Sri Lanka to look at emergency power purchases to avoid power cuts
The government of Sri Lanka is considering the purchase of emergency power from private power producers since the country could face power cuts by March this year.
According to local media reports, the key reasons for the impending power crisis in Sri Lanka is the cancellation of a coal plant under environmentalist pressure and a tender for a 300 MegaWatt diesel plant being challenged in court.
Reports further state that Sri Lanka is moving into the driest month of the year in February and March amidst weather warnings that the island is likely to receive lower than average rainfall in the first quarter.
Sri Lanka’s Power Minister Mahinda Amaraweera has reportedly told the state owned Ceylon Electricity Board (CEB) to use water sparingly as Sri Lanka could face power shortages in by the end of March.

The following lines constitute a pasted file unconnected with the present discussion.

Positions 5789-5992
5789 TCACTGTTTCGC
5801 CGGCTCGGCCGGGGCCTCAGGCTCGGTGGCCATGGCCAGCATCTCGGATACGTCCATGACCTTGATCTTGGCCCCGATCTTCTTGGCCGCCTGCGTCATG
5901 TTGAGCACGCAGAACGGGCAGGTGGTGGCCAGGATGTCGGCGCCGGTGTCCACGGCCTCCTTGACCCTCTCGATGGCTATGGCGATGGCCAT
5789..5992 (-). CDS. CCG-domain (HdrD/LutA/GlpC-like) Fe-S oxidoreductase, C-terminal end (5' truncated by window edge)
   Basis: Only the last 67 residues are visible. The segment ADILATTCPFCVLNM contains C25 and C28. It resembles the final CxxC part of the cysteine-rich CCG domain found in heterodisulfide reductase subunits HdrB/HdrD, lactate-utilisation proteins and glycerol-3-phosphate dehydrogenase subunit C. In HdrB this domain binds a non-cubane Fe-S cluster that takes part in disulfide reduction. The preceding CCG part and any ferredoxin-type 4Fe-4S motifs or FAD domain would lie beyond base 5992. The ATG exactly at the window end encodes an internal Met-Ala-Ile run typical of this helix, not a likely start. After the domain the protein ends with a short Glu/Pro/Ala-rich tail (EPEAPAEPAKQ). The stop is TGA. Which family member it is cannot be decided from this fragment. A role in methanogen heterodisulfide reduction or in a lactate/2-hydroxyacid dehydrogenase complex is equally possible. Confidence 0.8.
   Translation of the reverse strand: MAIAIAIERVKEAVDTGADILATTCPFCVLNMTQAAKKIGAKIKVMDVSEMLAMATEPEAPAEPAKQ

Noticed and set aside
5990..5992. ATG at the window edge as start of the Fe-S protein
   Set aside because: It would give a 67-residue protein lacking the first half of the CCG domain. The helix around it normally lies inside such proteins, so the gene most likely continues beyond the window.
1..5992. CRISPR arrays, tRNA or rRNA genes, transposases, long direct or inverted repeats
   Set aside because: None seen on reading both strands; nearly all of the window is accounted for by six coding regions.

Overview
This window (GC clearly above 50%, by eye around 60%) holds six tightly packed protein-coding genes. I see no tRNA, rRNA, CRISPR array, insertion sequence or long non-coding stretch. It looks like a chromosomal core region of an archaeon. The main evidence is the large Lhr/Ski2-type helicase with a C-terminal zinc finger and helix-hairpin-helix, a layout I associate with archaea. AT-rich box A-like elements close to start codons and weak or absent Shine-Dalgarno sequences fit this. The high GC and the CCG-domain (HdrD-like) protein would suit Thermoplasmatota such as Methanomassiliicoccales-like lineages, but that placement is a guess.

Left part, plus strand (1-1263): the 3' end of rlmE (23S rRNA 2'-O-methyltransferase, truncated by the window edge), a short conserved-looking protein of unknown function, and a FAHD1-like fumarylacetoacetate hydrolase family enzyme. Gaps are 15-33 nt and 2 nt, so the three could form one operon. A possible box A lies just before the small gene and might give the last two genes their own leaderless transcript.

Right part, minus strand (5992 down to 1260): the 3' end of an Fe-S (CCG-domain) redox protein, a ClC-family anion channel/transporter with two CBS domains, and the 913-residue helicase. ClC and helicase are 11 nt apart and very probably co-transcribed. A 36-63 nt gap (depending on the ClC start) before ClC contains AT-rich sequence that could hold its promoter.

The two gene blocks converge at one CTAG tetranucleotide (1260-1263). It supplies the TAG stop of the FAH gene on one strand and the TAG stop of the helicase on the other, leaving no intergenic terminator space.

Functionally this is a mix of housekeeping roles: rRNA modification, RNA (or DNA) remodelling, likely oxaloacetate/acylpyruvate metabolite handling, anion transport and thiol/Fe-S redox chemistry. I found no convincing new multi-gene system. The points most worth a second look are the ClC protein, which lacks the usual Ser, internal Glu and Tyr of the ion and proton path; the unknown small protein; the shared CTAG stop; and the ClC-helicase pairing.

However, data shows that the CEB is already using water sparingly and is maximising thermal power, the local media has reported.
Sri Lanka’s daily energy demand is also high in these months due to above average warm weather, which make customers use air conditioners and fans.
The CEB is however taking all possible steps to avoid power cuts, an official has been quoted as saying.
The CEB is also extending short term power contracts and is in the process of getting 200MW of extra power to avoid cuts in March.
The impending power crisis in Sri Lanka has opened up a business opportunity for foreign businesses engaged in the power and energy sector. Sri Lankan authorities are focused on developing renewable energy generation options in the country as an alternative to costly thermal power and hydro power, which is unreliable due to the long bouts of drought experienced by the country. Foreign businesses could explore business opportunities in Sri Lanka’s power and energy sector.
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